Jud Heathcote was the coach, but Magic Johnson was the face of Michigan State in 1979.
Johnson went on to become one of the greatest players ever to play the game and remains an iconic figure in East Lansing.
But Magic will be remembered more for his championships with the Lakers than the one with the Spartans. It wasn't his program. And even though Heathcote is the architect and the godfather still to this day, Michigan State has become Tom Izzo's program.
And now, with his pronouncement Tuesday night that he is a Michigan State lifer, Izzo will be synonymous with the Spartans ultimately as much as Duke will be with Mike Krzyzewski, Syracuse with Jim Boeheim, Connecticut with Jim Calhoun and Arizona with Lute Olson.
That's assuming the 55-year-old Izzo continues to win at an elite level -- and there is no reason to doubt that he will do just that.
Michigan State was arguably the program of the first decade of this century. The Spartans didn't win multiple titles like Florida, North Carolina or Duke did, but the overall consistency is unmatched. Over the past 12 seasons, Izzo stands alone with six Final Four appearances, including one national championship. He went to three straight Final Fours from 1999-2001 and, amazingly, has a chance to repeat that rare feat next season.
"When I coached, it was a good program,'' Heathcote said by phone from his home in Spokane, Wash. "Tom has made it an elite program.''
Heathcote said he had no idea Izzo could become this successful after he hired him as a scrappy assistant.
"Every year he got better at the things you have to do to be a head coach,'' Heathcote said. "I had great confidence that he would do an excellent job. But in all honesty, not as good as he has done. It's almost impossible.''
Izzo changed the tune a bit in East Lansing. He made the team more physical and demanded even more effort. Heathcote said Izzo put more of an emphasis on rebounding. And Izzo never let a coach outwork him. Teams would have more talent and a more productive offense, but they wouldn't have the Spartans beat with effort, certainly not from the coaching staff.
"I still say he works harder than 99 percent of the coaches,'' Heathcote said. "He's never unprepared. He does a great job of preparation.''
But it was that drive that at times forced Izzo to take a serious look at the NBA this time, more so than any other flirtation in the past 10 years.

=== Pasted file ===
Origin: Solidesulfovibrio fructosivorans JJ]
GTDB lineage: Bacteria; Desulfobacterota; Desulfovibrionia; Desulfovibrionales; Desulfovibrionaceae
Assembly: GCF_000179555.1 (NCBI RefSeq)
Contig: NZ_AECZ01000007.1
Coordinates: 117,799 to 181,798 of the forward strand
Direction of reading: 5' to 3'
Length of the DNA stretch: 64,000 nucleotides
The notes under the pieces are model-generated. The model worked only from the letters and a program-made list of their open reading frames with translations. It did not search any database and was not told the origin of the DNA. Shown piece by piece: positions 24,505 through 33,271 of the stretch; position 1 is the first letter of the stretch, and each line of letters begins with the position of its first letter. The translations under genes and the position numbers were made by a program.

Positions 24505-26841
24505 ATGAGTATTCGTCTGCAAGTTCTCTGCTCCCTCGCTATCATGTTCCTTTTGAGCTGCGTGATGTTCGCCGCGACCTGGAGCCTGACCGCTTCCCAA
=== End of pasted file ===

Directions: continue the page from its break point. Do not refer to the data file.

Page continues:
Izzo has grown tired of recruiting, but I'm not sure there is a coach out there that doesn't dread most of recruiting. But Izzo will have to learn now to create a bit more balance in his life. He has built an empire in East Lansing. Michigan and any other Big Ten school gets in line in the state. Michigan State should receive first choice of the fertile recruiting area.
The Spartan name is gold now in the Midwest, too, but they are constantly battling Ohio State and others for top players in the region in the ever-competitive Big Ten.
But Izzo also needs to learn how to say no to outside requests so he doesn't get burned out, so he's not second-guessing if he should have gone to the NBA to seek what he might think is an easier coaching life.
Had he made the jump, without knowing whether LeBron James would be in Cleveland, it could have been a major mistake. Not because Izzo wouldn't be successful, but rather he might not have had the real fulfillment he receives from seeing players develop.
Izzo likes to trot out one stat in particular, and for good reason: Every senior who has played for him has played in at least one Final Four.
He helped to breathe some life into Detroit a year ago at the Final Four. He was the perfect coach at the perfect time, to be at the Final Four in Motown representing the homestate Spartans. As a native Michigander from the Upper Peninsula, he understands the state.
Leaving all of that behind might have been regrettable.
Walking around Izzo's Sparty shrine in the basement of his East Lansing home in October, you could see the reverence he has for the program, for the past, for the community. So often it's easy for coaches with the pro-like salaries to be above everyone, to be detached and distant. But that's not Izzo. He has on his walls, those memories from his time as a head coach, photos from the 1979 title team, and a reverence for Michigan State that is hard to match.
During Tuesday night's news conference, Izzo noted that staying put could allow him to be a Joe Paterno (Penn State), a Tom Osborne (Nebraska), a Mike Krzyzewski (Duke) or a Jim Boeheim (Syracuse) by staying at one place for so long.
Izzo didn't get the early start like those coaches did at their respective programs. But he has certainly piled up the wins and will continue to do so in the next decade, starting with a loaded national title contender for the 2010-11 season.
Izzo said two weeks ago that he wanted to win another national title before he thought about the NBA, but the thought of working for Cavs owner and Michigan State alumnus Dan Gilbert and the prospect of coaching James made him pause more than any other time in his life. He was close to accepting the job. He was recruited, went for the visit, phoned a slew of friends and colleagues in the NBA and in college about coaching in the league and coaching James.
But in the end, he decided to stay where he was comfortable, where he has built his legacy, where his family calls home.
"I think they're there, as one of the top programs in the country, because of the Final Fours,'' Heathcote said. "I know Tom thinks they have to win another national championship. That's what he thinks. Everyone talks about the body of work and it's an overused phrase. But his body of work is sensational.''
Not only sensational, but now -- after an agonizing, career-defining decision -- to be continued.
Andy Katz is a senior writer for ESPN.com.